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Husky Men's Basketball

The latest news and analysis on Husky men's hoops.

March 13, 2010 at 12:21 AM

Stanford post-game analysis

MBA over zimmerman.JPG
A Washington assistant walked past press row after the Huskies’ 79-64 win over Stanford and asked a simple question.
“We’re in, right?”
“In,” I said.
“You sure?”
“I’m sure. You’re in,” I replied.
Still the Huskies aren’t taking any chances. The school will only host a Selection Sunday viewing party that would be open to the public at the Don James Center if the Huskies beat California tomorrow at 3 p.m. to win the Pac-10 Conference Tournament title and secure the automatic tournament berth.
If UW loses, then they’ll gather privately around TVs on Sunday like everyone else and watch and see what happens.
In my opinion, everything broke just right for the Huskies on Friday. Before their game, Cal knocked off UCLA, which threatened to steal the automatic berth and bump UW on the bubble.

Photo credit: Getty Images – Stephen Dunn

And when the Bruins lost, the Huskies knew their path to the tournament had been cleared of one major obstacle. All that remained was beating Stanford and quite frankly, the outcome was never seriously in doubt.
Washington led from the tip off to the finish and overcame a ragged first half when it shot 28.6 percent from the field (8 of 28). Despite the poor offensive display early in the game, UW was phenomenal on the defensive end where it held Stanford to 19 points and 29.2 percent shooting (7 of 24) in the first half.
The early play was sloppy and difficult to watch, but the Huskies had established a fast-pace tempo and Stanford simply couldn’t sustain the pace after the break. Washington led by as much as 23 points (65-42) and right around that point one of the Huskies fans asked me if the Pac-10 was going to play the ‘Dancin’ Dawgs’ video.
I was thinking the same thing and I found myself instinctively looking for sophomore reserve Brendan Sherrer, who is back in Seattle recovering from an infection.
It’s difficult to single out one player tonight because it felt like a team win. So if we’re handing out game balls (Do they do that in basketball?) let’s give it to the coaching staff.
The game plan was simple and effective: Push the ball. The Huskies attacked at every opportunity. They missed a lot of shots early, but on the sideline the coaches kept encouraging Washington to push. Raphael Chillious screams the loudest so his voice was often heard over the din at Staples Center.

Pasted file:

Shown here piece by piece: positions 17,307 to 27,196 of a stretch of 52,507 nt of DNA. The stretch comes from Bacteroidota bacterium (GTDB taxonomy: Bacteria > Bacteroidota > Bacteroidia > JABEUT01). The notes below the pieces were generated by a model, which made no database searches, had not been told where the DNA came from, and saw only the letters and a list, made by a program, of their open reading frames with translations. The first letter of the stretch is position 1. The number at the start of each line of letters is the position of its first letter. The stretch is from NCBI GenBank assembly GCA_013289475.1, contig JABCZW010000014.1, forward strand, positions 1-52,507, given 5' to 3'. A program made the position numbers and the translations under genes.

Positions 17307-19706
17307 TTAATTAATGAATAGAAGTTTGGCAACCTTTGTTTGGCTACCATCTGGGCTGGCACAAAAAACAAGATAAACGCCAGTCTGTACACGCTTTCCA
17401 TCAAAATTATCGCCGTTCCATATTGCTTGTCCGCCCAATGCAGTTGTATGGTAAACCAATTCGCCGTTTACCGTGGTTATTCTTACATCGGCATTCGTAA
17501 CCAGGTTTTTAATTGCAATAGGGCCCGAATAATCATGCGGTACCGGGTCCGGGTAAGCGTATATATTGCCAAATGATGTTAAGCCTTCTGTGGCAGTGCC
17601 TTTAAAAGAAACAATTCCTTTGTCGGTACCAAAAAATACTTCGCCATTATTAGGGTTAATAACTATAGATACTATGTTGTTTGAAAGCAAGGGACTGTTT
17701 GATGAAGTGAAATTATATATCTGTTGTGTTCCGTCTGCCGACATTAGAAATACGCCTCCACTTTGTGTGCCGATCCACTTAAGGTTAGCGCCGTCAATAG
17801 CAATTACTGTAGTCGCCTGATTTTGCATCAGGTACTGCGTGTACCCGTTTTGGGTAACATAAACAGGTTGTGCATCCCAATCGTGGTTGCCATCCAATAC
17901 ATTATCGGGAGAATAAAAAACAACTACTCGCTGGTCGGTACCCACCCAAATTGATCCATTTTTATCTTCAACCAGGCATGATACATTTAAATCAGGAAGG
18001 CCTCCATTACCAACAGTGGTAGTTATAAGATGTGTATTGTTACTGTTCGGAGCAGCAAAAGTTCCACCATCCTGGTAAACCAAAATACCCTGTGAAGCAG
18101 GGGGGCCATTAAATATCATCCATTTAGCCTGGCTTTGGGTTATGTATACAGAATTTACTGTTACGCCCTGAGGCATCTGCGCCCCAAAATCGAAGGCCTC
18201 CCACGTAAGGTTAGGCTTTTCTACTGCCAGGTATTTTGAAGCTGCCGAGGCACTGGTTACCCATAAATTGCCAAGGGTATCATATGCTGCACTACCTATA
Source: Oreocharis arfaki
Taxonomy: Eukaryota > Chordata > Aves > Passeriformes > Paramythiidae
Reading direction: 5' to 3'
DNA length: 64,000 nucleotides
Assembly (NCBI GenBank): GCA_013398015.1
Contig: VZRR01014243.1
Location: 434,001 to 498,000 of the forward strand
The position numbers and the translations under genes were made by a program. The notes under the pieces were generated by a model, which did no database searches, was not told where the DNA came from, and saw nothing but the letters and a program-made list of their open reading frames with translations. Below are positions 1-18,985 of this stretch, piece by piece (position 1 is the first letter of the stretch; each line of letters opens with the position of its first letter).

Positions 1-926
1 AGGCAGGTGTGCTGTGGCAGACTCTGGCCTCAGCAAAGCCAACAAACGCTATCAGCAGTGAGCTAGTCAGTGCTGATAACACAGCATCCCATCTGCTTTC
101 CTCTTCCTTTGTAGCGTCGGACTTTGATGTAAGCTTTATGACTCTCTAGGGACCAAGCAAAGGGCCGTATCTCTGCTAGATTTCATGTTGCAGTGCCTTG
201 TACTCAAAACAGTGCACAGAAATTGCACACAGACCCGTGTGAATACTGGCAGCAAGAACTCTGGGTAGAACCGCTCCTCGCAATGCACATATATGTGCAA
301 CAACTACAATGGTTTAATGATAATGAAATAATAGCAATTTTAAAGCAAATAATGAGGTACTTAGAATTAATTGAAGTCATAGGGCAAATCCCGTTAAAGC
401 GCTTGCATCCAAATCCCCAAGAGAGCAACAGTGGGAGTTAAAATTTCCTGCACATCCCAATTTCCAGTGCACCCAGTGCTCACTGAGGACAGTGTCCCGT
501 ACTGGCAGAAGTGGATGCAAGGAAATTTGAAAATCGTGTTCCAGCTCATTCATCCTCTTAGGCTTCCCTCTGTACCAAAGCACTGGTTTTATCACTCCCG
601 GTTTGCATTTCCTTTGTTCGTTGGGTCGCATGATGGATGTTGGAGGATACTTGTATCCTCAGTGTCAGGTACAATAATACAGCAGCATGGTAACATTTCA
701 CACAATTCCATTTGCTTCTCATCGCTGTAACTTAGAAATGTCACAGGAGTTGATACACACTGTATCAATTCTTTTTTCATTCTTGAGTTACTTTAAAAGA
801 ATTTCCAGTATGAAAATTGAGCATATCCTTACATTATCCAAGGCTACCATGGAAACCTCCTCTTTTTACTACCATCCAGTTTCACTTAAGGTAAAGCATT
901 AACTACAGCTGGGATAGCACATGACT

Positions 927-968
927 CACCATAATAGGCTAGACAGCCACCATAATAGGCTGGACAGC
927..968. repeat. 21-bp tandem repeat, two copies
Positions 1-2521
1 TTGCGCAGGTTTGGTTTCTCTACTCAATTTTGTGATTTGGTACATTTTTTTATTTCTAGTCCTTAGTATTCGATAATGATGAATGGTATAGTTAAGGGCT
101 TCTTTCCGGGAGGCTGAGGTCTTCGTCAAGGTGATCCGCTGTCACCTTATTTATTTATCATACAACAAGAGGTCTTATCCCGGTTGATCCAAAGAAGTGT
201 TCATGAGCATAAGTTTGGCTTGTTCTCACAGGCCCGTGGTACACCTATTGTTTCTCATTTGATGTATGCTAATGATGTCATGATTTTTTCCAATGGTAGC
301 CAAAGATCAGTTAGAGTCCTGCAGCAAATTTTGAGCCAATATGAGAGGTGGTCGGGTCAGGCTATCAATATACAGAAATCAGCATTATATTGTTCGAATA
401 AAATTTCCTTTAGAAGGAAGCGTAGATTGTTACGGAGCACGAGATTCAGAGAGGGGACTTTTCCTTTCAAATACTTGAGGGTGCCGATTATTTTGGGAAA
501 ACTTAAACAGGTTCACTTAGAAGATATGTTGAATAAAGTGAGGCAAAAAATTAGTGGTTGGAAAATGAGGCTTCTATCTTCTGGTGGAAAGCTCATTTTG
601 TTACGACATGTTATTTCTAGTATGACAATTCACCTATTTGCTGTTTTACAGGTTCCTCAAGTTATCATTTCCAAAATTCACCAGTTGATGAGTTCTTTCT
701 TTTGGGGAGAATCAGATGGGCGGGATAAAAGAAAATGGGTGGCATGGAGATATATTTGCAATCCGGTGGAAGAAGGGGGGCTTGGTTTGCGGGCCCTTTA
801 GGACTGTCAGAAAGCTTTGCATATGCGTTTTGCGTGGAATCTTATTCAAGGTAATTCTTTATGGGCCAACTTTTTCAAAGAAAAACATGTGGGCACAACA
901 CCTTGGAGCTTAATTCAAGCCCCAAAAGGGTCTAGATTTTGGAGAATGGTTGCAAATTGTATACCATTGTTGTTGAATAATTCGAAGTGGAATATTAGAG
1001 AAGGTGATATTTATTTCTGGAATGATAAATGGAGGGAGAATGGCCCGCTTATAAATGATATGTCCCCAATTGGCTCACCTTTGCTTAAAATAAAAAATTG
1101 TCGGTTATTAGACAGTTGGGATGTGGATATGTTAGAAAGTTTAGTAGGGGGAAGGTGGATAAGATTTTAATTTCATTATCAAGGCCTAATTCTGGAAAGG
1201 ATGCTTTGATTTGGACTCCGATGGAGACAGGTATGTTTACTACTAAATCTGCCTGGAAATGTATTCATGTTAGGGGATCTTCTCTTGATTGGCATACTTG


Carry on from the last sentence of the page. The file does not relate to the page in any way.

Pushing the ball is a tactic that’s worked in the previous five games and it was the right scheme again as UW won its sixth straight against Stanford.
MORE OBSERVATIONS:


Quincy Pondexter admitted that he’s still not fully recovered from a cold or flu that’s sapped his strength and made him feel just crummy. It looked as if he was still not himself early in the game when he missed a couple of layups.
But Pondexter turned it on in the second half and finished with a team-high 19 points and seven rebounds.
— A day after taking a career-high 12 three-pointers, Isaiah Thomas attempted just nine shots and made four for 17 points. He was also 7 of 7 from the line. And he snagged four rebounds, dished out two assists and didn’t have a turnover.
Thomas’ biggest contribution was on the defensive end where he was primarily responsible for holding Jeremy Green to seven points on 2-for-14 shooting.
Justin Holiday had the toughest job: containing Pac-10 scoring leader Landry Fields. The Stanford star had 14 rebounds and 20 points, which is only two shy of his average, but many of those points were scored when Holiday was on the bench.
Holiday made Fields work when he was on him. And Holiday seems to come alive in these types of games. He had 11 points, seven rebounds, two blocks, a steal, an assist and no turnovers.
Matthew Bryan-Amaning pulled down 11 rebound and finished with double-digit rebounding for the fourth time in the past five games. He also had the game’s biggest plays.
Bryan-Amaning blocked a Jarrett Mann shot and redirected it over the UW bench and into press row. He also had an ESPN Top 10 worthy dunk over Andrew Zimmerman (above) late in the game that brought the crowd to its feet.
— If Venoy Overton would eliminate the turnovers, he would be one of the most dangerous players in the Pac-10. He’s turnover prone – tonight he had four – but coach Lorenzo Romar has to live with the occasional miscues because Overton changes the game defensively.
Tonight he made life miserable for Da’Veed Dildy, who had two personal fouls while trying to protect the ball from Overton. Overton also forced a five-second penalty and many of his seven missed shots created putback opportunities for teammates.
Overton had seven points, four assists and three rebounds.
Darnell Gant reminded Husky fans of his explosiveness and athleticism when he hammered in a couple of spectacular dunks late in the game. He also still has a smooth jumper and nailed one of his trademark mid-range baseline shots.
NOTES AND QUOTES:
— Washington makes its fourth conference tournament title appearance tomorrow. The Huskies are 1-2 in previous games. They lost to No. 1 UCLA 76-64 in 1987. They lost to No. 1 Stanford 77-66 in 2004 and beat No. 1 Arizona 81-72 in 2005.
— Pondexter has 82 career games in double figures, which is tied for third with Todd MacCullough on UW’s career charts.
(Romar on playing Cal): “Huge opponent we’re going against. Cal right now is playing like a machine. … We have to play at a high level in order to compete with them tomorrow.”
(Pondexter on playing Cal): “It’s going to be a tough battle with the last two (regular season) Pac-10 champions for the Pac-10 championship. It’s going to be a lot of of fun out there.”

Comments | Topics: UCLA

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